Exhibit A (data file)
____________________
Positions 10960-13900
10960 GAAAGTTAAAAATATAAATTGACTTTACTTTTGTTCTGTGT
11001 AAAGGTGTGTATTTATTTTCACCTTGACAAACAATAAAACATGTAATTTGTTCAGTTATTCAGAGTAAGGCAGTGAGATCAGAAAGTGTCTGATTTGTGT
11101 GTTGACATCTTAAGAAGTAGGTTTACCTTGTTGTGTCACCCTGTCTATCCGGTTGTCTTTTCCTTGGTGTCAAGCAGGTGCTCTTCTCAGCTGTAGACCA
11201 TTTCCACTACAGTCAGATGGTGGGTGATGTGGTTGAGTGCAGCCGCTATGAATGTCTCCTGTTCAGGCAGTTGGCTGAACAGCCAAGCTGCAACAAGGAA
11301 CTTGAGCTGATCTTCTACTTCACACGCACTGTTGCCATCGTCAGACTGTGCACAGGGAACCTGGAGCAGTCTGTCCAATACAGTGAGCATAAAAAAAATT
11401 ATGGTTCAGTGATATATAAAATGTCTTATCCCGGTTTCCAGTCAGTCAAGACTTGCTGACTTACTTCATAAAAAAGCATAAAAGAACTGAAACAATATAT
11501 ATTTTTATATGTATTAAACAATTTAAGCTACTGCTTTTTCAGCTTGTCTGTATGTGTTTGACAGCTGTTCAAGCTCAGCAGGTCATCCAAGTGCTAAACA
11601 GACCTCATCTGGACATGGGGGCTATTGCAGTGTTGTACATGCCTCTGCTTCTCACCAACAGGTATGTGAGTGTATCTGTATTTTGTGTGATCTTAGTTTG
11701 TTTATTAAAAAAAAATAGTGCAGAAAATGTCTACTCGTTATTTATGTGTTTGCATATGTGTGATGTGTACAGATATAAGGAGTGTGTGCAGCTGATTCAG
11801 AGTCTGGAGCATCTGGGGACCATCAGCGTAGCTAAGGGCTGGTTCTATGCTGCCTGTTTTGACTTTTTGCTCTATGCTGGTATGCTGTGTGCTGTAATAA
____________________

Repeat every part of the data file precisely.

Positions 10960-13900
10960 GAAAGTTAAAAATATAAATTGACTTTACTTTTGTTCTGTGT
11001 AAAGGTGTGTATTTATTTTCACCTTGACAAACAATAAAACATGTAATTTGTTCAGTTATTCAGAGTAAGGCAGTGAGATCAGAAAGTGTCTGATTTGTGT
11101 GTTGACATCTTAAGAAGTAGGTTTACCTTGTTGTGTCACCCTGTCTATCCGGTTGTCTTTTCCTTGGTGTCAAGCAGGTGCTCTTCTCAGCTGTAGACCA
11201 TTTCCACTACAGTCAGATGGTGGGTGATGTGGTTGAGTGCAGCCGCTATGAATGTCTCCTGTTCAGGCAGTTGGCTGAACAGCCAAGCTGCAACAAGGAA
11301 CTTGAGCTGATCTTCTACTTCACACGCACTGTTGCCATCGTCAGACTGTGCACAGGGAACCTGGAGCAGTCTGTCCAATACAGTGAGCATAAAAAAAATT
11401 ATGGTTCAGTGATATATAAAATGTCTTATCCCGGTTTCCAGTCAGTCAAGACTTGCTGACTTACTTCATAAAAAAGCATAAAAGAACTGAAACAATATAT
11501 ATTTTTATATGTATTAAACAATTTAAGCTACTGCTTTTTCAGCTTGTCTGTATGTGTTTGACAGCTGTTCAAGCTCAGCAGGTCATCCAAGTGCTAAACA
11601 GACCTCATCTGGACATGGGGGCTATTGCAGTGTTGTACATGCCTCTGCTTCTCACCAACAGGTATGTGAGTGTATCTGTATTTTGTGTGATCTTAGTTTG
11701 TTTATTAAAAAAAAATAGTGCAGAAAATGTCTACTCGTTATTTATGTGTTTGCATATGTGTGATGTGTACAGATATAAGGAGTGTGTGCAGCTGATTCAG
11801 AGTCTGGAGCATCTGGGGACCATCAGCGTAGCTAAGGGCTGGTTCTATGCTGCCTGTTTTGACTTTTTGCTCTATGCTGGTATGCTGTGTGCTGTAATAA